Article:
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Tuesday, August 7, 2012


Wednesday, August 15, 7:30 p.m.
Samuel Goldwyn Theater
8949 Wilshire Boulevard
Beverly Hills, CA 90211
Doors open at 6:30 p.m.
Ticketed seating is unreserved.

Ever fantasized about being a superhero? Wondered whether it’s really possible to build a suit like Iron Man’s, or what you’d have to do to become a real-life Batman? Do you think gamma radiation could really create an Incredible Hulk?
Join host Adam Weiner for an evening that will explore the "real" physics behind many of your favorite superheroes by connecting the actual science to the superhero fantasy.
His interactive presentation will analyze how the fundamental laws of physics are used, misused and manipulated by our favorite superheroes.
Taking scenes from "Superman" (1978), "Spider-Man" (2002), "The Hulk" (2003), "Spider-Man 3" (2007), "Hancock" (2008), "Iron Man" (2008), "The Dark Knight" (2008), "X-Men: First Class" (2011) and "Thor" (2011), the program will demonstrate how the fictional world of Hollywood movies is also an effective and fascinating springboard into investigating science.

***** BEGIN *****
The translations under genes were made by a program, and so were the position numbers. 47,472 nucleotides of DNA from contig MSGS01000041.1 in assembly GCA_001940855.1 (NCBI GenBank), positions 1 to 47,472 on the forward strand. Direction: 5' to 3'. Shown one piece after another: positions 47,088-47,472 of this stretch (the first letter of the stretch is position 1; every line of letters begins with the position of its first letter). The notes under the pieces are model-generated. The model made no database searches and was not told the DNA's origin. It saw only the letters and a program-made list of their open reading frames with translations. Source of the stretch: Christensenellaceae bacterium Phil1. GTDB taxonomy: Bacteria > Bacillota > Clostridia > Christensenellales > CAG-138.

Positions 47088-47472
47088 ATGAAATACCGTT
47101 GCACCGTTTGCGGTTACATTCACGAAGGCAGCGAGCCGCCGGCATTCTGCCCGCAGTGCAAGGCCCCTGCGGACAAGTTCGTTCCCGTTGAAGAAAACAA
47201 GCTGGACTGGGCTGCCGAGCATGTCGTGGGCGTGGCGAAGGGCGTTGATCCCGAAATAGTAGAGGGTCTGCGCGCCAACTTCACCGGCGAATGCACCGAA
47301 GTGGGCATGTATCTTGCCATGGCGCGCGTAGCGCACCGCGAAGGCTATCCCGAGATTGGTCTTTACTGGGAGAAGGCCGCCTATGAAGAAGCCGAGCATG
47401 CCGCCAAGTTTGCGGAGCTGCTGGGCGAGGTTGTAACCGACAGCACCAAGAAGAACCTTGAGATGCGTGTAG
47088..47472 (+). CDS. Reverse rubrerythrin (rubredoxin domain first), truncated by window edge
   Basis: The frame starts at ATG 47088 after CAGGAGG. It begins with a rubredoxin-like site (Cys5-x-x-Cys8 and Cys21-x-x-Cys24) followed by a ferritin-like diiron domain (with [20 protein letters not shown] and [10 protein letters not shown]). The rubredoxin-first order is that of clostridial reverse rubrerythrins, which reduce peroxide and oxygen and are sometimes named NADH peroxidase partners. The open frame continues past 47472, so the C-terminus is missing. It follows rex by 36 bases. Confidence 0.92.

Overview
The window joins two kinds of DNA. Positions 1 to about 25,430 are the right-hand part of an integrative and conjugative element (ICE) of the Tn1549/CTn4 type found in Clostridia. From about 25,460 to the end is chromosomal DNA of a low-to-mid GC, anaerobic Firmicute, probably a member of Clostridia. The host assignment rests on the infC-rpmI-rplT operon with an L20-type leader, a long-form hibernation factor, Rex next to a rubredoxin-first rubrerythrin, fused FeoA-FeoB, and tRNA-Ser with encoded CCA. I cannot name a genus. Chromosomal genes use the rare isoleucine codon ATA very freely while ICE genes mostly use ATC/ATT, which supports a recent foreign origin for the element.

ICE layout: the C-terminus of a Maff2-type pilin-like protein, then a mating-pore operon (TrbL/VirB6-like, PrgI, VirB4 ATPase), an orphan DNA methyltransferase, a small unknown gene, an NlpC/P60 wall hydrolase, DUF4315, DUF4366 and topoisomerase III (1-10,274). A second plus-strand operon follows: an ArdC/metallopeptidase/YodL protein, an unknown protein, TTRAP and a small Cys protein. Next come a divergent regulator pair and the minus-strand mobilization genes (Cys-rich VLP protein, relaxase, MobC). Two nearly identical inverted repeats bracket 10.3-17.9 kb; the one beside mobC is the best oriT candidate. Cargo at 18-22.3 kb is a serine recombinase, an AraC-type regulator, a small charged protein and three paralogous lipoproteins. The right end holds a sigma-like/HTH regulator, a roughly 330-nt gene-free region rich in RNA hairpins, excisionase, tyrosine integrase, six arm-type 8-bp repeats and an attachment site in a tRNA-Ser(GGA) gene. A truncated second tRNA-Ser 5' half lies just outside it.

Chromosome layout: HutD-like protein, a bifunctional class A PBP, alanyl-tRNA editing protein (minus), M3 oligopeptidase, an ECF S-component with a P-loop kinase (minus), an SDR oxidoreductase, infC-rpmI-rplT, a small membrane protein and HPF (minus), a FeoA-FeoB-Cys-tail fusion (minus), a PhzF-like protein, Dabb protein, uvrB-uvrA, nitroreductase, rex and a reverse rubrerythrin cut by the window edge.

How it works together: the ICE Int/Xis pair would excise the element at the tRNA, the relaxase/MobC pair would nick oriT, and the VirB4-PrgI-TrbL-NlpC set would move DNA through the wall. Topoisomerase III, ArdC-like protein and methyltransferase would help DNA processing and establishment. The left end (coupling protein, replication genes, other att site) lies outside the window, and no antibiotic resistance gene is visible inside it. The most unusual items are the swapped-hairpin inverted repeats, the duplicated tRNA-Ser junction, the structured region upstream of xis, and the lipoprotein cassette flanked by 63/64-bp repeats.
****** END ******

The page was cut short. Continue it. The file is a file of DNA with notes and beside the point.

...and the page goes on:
The evening will include conversations with some of the films' creative teams, who will reveal how many of the scenes were created. Scientists will also be on hand to offer their unique perspectives on the intersection between superhero fiction and current scientific research.
Adam Weiner, author of Don't Try This at Home! The Physics of Hollywood Movies, currently teaches physics at The Bishop's School, a private high school in La Jolla, California.
E. Paul Zehr – author, professor and director, Centre for Biomedical Research at the University of Victoria
Spencer Cook – animation supervisor (SPIDER-MAN and SPIDER-MAN 3)
Sean Carroll – author and senior research associate in physics at Caltech, and science advisor on THOR